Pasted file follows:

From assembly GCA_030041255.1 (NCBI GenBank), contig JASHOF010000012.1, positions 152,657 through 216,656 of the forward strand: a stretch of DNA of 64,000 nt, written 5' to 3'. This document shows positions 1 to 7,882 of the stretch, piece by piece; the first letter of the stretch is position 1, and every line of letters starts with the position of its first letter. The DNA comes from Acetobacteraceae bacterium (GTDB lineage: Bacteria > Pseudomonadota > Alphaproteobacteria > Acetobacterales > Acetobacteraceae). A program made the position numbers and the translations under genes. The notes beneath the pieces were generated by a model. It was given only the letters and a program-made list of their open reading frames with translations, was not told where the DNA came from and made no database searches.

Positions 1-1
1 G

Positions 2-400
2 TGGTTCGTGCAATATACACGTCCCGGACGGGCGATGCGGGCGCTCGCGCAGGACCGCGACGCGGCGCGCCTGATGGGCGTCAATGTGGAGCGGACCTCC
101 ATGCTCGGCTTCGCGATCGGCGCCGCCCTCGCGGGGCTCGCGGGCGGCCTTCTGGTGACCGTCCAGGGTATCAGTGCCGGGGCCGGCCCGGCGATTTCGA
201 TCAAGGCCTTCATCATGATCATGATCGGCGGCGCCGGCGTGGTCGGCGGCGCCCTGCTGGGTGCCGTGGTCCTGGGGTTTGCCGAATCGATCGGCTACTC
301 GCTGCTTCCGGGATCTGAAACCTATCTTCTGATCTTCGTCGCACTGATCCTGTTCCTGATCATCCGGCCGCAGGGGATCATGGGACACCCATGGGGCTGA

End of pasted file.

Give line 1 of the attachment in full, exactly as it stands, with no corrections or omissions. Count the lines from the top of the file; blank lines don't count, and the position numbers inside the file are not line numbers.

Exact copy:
From assembly GCA_030041255.1 (NCBI GenBank), contig JASHOF010000012.1, positions 152,657 through 216,656 of the forward strand: a stretch of DNA of 64,000 nt, written 5' to 3'. This document shows positions 1 to 7,882 of the stretch, piece by piece; the first letter of the stretch is position 1, and every line of letters starts with the position of its first letter. The DNA comes from Acetobacteraceae bacterium (GTDB lineage: Bacteria > Pseudomonadota > Alphaproteobacteria > Acetobacterales > Acetobacteraceae). A program made the position numbers and the translations under genes. The notes beneath the pieces were generated by a model. It was given only the letters and a program-made list of their open reading frames with translations, was not told where the DNA came from and made no database searches.